According to Peter Caron, coordinator of innovative practice and community outreach for the VURSC, the milestone to appoint one single superintendent “aligns with Priority 4 of our regional strategic plan aimed at rightsizing education in the Upper St. John Valley.”  

Priority 4 of the strategic plan indicates that the three SAUs will develop an organizational structure that allows for the immediate implementation of shared administration, services, personnel, and programs, according to Caron.

While no final decisions have been made regarding the administrative roles for Dionne and Bernier beginning July 1, Caron said “there will be plenty of work to do as we continue to move forward with efforts to share services and programs across the three school units.”

The salary of the VURSC superintendent/executive director for the new school year that begins July 1 remains under negotiation, but as part of Maine’s initiative to encourage regional service centers, Valley Unified will receive 55 percent direct state funding for the salary and benefits, according to Sirois.

“This means that the communities of MSAD 27, MSAD 33 and the Madawaska School Department will only share the remaining 45 percent of that salary and benefits,” he said.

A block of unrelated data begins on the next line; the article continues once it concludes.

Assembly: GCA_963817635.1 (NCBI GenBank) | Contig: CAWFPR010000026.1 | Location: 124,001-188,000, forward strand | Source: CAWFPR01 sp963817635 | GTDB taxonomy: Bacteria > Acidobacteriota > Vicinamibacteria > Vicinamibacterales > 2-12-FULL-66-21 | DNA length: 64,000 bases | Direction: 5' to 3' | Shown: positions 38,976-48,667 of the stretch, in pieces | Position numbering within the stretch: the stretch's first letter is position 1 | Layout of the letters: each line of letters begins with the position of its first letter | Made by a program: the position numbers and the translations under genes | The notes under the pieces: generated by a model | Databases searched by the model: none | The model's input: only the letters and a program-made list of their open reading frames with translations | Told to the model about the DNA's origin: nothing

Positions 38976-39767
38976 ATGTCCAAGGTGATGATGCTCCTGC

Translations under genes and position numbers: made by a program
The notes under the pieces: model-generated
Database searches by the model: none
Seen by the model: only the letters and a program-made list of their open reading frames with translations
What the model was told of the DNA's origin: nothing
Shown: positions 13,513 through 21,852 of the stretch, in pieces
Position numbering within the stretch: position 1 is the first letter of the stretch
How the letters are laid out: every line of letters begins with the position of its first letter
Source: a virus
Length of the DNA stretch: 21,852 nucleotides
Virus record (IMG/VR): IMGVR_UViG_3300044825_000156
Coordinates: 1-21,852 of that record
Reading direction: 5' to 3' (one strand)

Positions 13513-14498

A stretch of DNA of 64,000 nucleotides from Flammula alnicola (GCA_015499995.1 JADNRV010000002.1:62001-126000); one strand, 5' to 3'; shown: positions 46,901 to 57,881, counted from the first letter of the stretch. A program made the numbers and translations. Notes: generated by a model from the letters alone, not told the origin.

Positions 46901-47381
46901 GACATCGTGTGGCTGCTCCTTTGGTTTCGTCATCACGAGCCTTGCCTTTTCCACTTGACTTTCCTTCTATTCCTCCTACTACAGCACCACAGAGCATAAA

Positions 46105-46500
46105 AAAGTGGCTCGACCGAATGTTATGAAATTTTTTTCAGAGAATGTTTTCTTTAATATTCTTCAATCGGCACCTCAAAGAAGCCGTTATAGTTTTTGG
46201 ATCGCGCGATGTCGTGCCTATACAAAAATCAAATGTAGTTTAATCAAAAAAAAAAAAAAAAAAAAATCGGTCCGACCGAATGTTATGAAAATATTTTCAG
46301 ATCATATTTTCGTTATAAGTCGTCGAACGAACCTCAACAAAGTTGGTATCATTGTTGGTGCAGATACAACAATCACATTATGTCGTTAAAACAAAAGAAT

The local share will vary by community depending on the valuation and projected student population of each member town as determined by a Valley Unified interlocal agreement. Under current projections, 51 percent of the local share of the salary will come from MSAD 27 member towns, 34 percent from Madawaska, and 15 percent from MSAD 33 member towns.

The three superintendents currently make $309,449 in combined salaries, which is an average salary of $103,449, according to Sirois. He compared the amount to the average salary of superintendents in Aroostook, which is $113,900, and statewide, which is about $120,000.

“With more regions moving to a single superintendent to oversee multiple districts, the scope of the job is increasing,” Sirois said.

While salary negotiations for the next school year continue in all three SAUs, he said that it “is likely that close to the state average will be considered, as eight Valley Unified communities will be served with over 1,500 attending students, and approximately 300 employees will fall under the responsibility of that individual.”

Sirois added that Valley Unified received an additional $97,200 in direct state funding this school year for forming the regional service center, and “we have received notification that our direct state funding for VURSC next school year will be $150,900. This is money that we would not have received by remaining on our own. Add to that the $715,903 in FEDES grants, and $635,200 in EMBRACE grants we have secured over the past 18 months.”

“The time has come that we recognize that we are all part of the same Valley Unified community, and we have to work together,” he said.

The next meeting for the Valley Unified Site Selection Committee is scheduled to start at 6 p.m. Jan. 14 at the St. John Valley Technology Center in Frenchville, and the next meeting of the Valley Unified Regional Board of Directors is scheduled for 6 p.m. Jan. 15, at the Community High School Library in Fort Kent.
More information about the regionalization efforts is available online at: